Childhood obesity not linked to adult skin cancer risk, study says

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A recent Scientific Reports study investigates whether genetically predicted childhood adiposity influences the risk of developing skin cancer in adulthood.

Study: Genetic predisposition to childhood obesity does not influence the risk of developing skin cancer in adulthood. Image Credit: Gorodenkoff / Shutterstock.com

Background

Several studies have reported that childhood obesity increases the risk of several types of cancers in adulthood. Although a causal link between body mass index (BMI) and melanoma has been established, no studies have evaluated whether childhood obesity influences the risk of developing basal cell carcinoma (BCC) or cutaneous squamous cell carcinoma (cSCC) in adulthood.

Several mechanisms have been proposed to contribute to the potential causal link between BMI and melanoma. For example, some studies have suggested that obesity increases the risk of melanoma due to greater body surface area (BSA) that subsequently increases the number of target cells at risk. This hypothesis has been supported by some observational studies indicating that BSA positively correlates with increased melanoma risk.

Nevertheless, other studies have hypothesized that obese people receive less sunlight exposure than their non-obese counterparts due to limited outdoor recreational activity. This reduced sunlight exposure could indirectly reduce the risk of melanoma. 

About the study

The current study utilized a Mendelian randomization (MR) approach to determine the effect of genetically predicted childhood adiposity on the development of skin cancer in adulthood. MR uses genetic variation to investigate potential relationships that may exist between exposures and outcomes documented in observational studies.

Generic variants and other relevant data associated with childhood obesity were obtained from a recently published genome-wide association study (GWAS) meta-analysis. The analysis included 61,111 children of European descent between two and ten years of age.

Importantly, these data were pooled from 40 individual studies from the original meta-analysis. The final analyses comprised 10,557 SCC cases, 36,479 BCC cases, and controls.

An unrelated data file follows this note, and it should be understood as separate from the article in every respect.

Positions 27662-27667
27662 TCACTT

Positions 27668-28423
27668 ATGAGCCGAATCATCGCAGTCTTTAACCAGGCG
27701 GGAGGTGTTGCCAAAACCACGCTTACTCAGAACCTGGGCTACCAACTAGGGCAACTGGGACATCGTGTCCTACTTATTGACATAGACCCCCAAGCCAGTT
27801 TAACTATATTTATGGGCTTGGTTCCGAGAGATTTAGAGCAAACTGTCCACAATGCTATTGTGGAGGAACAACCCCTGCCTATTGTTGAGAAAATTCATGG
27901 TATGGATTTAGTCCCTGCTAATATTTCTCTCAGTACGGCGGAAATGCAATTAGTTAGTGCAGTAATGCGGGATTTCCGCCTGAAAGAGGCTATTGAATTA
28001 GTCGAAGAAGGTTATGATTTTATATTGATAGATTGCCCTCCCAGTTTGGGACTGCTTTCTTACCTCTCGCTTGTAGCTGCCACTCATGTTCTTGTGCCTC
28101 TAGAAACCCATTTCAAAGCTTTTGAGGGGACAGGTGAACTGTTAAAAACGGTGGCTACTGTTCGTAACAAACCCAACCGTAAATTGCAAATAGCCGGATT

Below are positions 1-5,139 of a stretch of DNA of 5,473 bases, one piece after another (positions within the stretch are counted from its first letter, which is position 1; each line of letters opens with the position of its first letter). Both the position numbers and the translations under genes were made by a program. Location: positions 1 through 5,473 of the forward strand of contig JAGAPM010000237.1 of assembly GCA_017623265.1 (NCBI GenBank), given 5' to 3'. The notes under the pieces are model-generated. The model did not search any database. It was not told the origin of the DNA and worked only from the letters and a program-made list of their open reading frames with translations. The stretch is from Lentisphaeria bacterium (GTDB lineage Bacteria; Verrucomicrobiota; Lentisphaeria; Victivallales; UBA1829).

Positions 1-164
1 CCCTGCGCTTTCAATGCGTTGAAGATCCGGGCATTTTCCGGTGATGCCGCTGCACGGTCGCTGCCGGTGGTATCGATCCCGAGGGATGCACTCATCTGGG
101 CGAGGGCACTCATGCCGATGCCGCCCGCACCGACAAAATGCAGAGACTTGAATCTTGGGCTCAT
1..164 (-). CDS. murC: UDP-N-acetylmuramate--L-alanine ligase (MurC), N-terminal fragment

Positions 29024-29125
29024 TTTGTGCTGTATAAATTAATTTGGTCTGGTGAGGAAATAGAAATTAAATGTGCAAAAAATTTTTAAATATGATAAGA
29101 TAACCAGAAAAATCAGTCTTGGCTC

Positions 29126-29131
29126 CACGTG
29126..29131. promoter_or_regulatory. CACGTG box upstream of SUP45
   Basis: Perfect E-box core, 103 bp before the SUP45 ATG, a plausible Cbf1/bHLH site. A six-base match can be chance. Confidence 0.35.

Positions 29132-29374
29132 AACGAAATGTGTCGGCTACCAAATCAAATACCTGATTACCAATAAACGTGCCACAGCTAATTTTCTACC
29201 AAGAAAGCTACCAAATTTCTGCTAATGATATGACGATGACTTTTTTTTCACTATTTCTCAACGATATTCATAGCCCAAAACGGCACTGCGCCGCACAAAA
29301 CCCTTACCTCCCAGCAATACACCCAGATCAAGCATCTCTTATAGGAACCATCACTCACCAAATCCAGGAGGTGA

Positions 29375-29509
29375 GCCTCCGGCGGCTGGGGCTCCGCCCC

Study findings

Of the twenty-five genome-wide significant variants for childhood obesity, five were not associated with cSCC, BCC, or melanoma GWAS datasets. Therefore, twenty variants were eligible for the analysis, which explained 2.3% of the variance of BMI in childhood.

The calculated risk estimates did not identify any significant association between genetically predicted childhood BMI and the risk of skin cancer development. Sensitivity analyses were performed to determine any breaches of MR assumptions that resulted in null findings. However, this result was also consistent with the risk estimates obtained in the MR inverse-variance-weighted (IVW) method.

No pleiotropic variants for melanoma or cSCC were detected through the MR pleiotropy residual sum and outlier (MR-PRESSO) method. Here, three outlier variants for BCC were detected. Taken together, genetically predicted childhood obesity exhibited no significant effect on the development of skin cancer, including melanoma, cSCC, or BCC later in life.

The lack of an observed association between genetically predicted childhood obesity and the risk of skin cancer development in adulthood indicates that body size is not likely to increase the risk of different types of skin cancer. Thus, the current study failed to validate whether obesity reduced the risk of melanoma due to limited outdoor activities. However, future studies could further analyze this potential association using pigmentation genes as a proxy for sun exposure.

Strengths and limitations

Key strengths of the current study include the consideration of vital confounding factors and the utilization of a large dataset to determine potential causal effects. Since the childhood GWAS meta-analysis encompassed thousands of children of European descent, population stratification could be effectively performed.

Nevertheless, the current study is associated with certain limitations, such as the inclusion of participants exclusively of European descent, which limits the generalizability of the findings to a broader ethnic population. The genetic predictors of childhood obesity could also differ based on geography and ethnicity.

Conclusions

Despite the limitations, the current study strongly indicated that genetically predicted childhood adiposity does not influence skin cancer risks.

Even if genetically predicted adiposity has an effect on risk of skin cancer, the magnitude of the effect would be very low so would likely have limited public health implications or clinical relevance.”

Future studies are needed to understand whether genetic differences may impact the risk of developing skin cancer. Although genetically predicted adiposity provides essential information, it is not a faultless proxy, as genetic predisposition interacts with lifestyle and environmental factors that might influence childhood BMI.

Journal reference:
  • Keatley, J., Law, M. H., Seviiri, M., et al. (2024) Genetic predisposition to childhood obesity does not influence the risk of developing skin cancer in adulthood. Scientific Reports 14(1); 1-5. doi:10.1038/s41598-024-58418-8
Dr. Priyom Bose

Written by

Dr. Priyom Bose

Priyom holds a Ph.D. in Plant Biology and Biotechnology from the University of Madras, India. She is an active researcher and an experienced science writer. Priyom has also co-authored several original research articles that have been published in reputed peer-reviewed journals. She is also an avid reader and an amateur photographer.

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